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CCSD installing air purification systems to combat coronavirus

Updated October 30, 2020 - 8:58 am

New air purification systems that neutralize the coronavirus are coming to Clark County School District nurses’ offices and isolation rooms as part of the district’s efforts to ready campuses for reopening.

Bipolar ionization systems will be installed in the ducts of about 850 rooms in the district that may hold students who are displaying symptoms of COVID-19 at a total cost of $1.7 million.

The systems work by emitting positive and negative ions that attach to pathogens in the air such as SARS-CoV-2 and effectively disable them by removing a hydrogen molecule, said Matt Lisiewski of mechanical equipment company Norman S. Wright. The virus then can’t multiply and won’t be reintroduced to the air.

“It’s cost-effective, proven and deployed in the White House, Air Force One and other federal buildings,” Lisiewski said of the systems.

While ions are present in everyday air, the devices boost the number exponentially: At a media event Thursday, a control room at Roundy Elementary School was shown to have around 1,000 ions in the air, while a room with the purification system installed had 36,000.

Another upshot of the systems is that the ions make particles bigger, Lisiewski said, meaning a standard air filter will capture more of them.

New air filters

District facilities chief Jeff Wagner said the district is installing MERV 13 air filters — a fine-particulate air filter used in hospitals — in all campus heating, ventilation and air-conditioning systems that can handle them. Older HVAC systems are getting the highest-graded filter possible, he said, like MERV 8 filters.

Wagner emphasized that the ionization systems are meant to act in tandem with all the other mitigation efforts the district is putting in place, such as social distancing and limiting classroom capacity, enforcing mask-wearing and changing out air filters.

“There is no silver bullet to this pandemic,” he said.

Rooms for medically fragile students will also have the systems, as will as the entirety of Miller School, which serves students in special education, Wagner said. To install a $2,000 ionization unit in each of the district’s 19,000 classrooms would cost at least $38 million, Wagner said — a price compounded by differences in HVAC systems.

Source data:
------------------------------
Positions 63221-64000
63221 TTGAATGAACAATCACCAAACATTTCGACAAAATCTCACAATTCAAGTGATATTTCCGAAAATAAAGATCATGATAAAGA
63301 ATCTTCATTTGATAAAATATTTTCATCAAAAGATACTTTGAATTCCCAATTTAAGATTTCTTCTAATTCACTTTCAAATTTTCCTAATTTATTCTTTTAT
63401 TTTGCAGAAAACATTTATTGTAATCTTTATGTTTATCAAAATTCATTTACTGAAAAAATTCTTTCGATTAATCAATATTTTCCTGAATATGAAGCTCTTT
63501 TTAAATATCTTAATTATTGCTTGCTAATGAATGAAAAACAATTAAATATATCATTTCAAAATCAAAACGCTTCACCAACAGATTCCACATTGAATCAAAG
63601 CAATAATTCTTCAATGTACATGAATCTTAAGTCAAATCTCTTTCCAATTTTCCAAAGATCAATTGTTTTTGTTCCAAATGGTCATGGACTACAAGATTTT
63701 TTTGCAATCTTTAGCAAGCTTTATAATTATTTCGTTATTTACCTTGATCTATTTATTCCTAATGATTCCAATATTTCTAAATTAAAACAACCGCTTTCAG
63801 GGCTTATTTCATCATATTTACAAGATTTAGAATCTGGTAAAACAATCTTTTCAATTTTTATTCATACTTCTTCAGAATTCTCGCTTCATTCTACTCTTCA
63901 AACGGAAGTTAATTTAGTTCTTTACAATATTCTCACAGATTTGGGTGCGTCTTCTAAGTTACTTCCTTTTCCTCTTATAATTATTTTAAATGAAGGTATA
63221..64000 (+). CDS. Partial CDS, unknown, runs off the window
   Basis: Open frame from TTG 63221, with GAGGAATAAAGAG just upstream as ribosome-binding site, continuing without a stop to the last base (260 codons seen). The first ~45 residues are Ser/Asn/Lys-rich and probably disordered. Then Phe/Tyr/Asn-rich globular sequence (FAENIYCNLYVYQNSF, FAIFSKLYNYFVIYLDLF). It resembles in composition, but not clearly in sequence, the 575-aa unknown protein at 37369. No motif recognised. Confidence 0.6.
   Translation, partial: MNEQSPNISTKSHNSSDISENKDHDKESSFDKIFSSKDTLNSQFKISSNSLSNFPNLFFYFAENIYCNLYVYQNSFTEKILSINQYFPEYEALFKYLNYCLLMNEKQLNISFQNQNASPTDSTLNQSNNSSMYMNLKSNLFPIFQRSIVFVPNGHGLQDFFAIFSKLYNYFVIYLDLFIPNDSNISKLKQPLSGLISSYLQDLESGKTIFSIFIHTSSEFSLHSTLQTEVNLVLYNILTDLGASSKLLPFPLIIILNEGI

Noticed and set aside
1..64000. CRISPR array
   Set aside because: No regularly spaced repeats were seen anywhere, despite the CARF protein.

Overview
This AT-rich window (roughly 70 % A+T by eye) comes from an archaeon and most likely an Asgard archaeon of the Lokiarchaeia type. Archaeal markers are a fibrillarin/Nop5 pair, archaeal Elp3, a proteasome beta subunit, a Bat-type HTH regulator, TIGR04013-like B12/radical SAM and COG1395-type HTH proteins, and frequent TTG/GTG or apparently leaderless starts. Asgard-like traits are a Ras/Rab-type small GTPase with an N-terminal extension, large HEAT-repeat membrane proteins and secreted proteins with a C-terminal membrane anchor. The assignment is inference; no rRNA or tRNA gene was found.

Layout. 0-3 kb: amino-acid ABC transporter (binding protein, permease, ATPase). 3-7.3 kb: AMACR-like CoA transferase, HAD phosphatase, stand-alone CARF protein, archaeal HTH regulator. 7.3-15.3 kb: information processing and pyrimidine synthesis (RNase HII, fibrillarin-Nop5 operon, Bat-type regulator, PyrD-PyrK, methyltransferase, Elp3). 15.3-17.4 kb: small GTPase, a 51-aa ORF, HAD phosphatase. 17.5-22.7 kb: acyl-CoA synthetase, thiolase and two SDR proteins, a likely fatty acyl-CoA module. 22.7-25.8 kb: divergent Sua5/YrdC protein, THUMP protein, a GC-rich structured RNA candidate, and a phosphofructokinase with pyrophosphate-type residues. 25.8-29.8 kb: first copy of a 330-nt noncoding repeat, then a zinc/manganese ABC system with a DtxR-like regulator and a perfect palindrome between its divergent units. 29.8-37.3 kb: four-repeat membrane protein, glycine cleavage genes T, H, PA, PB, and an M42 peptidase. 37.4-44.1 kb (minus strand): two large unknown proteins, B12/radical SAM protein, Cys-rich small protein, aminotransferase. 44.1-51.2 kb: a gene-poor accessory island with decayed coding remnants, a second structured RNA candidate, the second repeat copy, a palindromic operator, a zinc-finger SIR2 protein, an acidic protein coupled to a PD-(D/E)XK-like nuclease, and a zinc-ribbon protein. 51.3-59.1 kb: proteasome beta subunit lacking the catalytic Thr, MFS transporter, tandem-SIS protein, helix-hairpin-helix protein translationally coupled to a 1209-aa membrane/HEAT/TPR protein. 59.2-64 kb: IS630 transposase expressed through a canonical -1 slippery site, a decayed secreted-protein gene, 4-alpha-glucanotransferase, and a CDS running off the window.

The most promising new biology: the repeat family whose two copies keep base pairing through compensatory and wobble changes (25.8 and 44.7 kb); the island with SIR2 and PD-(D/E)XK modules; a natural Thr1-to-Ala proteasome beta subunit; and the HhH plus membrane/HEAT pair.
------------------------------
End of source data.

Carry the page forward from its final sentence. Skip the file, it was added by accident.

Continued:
Installation began two weeks ago and is expected to be complete in December, according to Wagner. The systems depend on the HVAC system to push out ions.

On the facilities side, Wagner said the district is also prioritizing replacing carpets, which also have an impact on air quality.

Asked about the feasibility of holding classes outside, Wagner said the district has discussed all its options, including outdoor learning, but that it was ultimately deemed not conducive to all classes.

Jara backs measures

Superintendent Jesus Jara said he’s confident in the measures the district is taking despite challenges at some schools such as the age of the buildings or classroom windows that don’t open to allow for air circulation. (The Centers for Disease Control recommends opening windows if possible to allow for natural ventilation, as well as other measures such as increasing air filtration and total airflow to occupied spaces.)

Schools in the Northeast are facing air circulation challenges as the weather turns cold, Jara said, adding that he ultimately believes the federal government will have to help urban school districts with facilities funding to allow for a safe return to buildings.

There is no timeline on returning CCSD students to schools, but a vote on a plan to do so is expected at the Nov. 12 school board meeting.

“When the time comes, we’re going to start slow,” Jara said. “We’re never going to cut corners on safety,but we have to address the academic loss and the mental health.”

Contact Aleksandra Appleton at 702-383-0218 or aappleton@reviewjournal.com. Follow @aleksappleton on Twitter.

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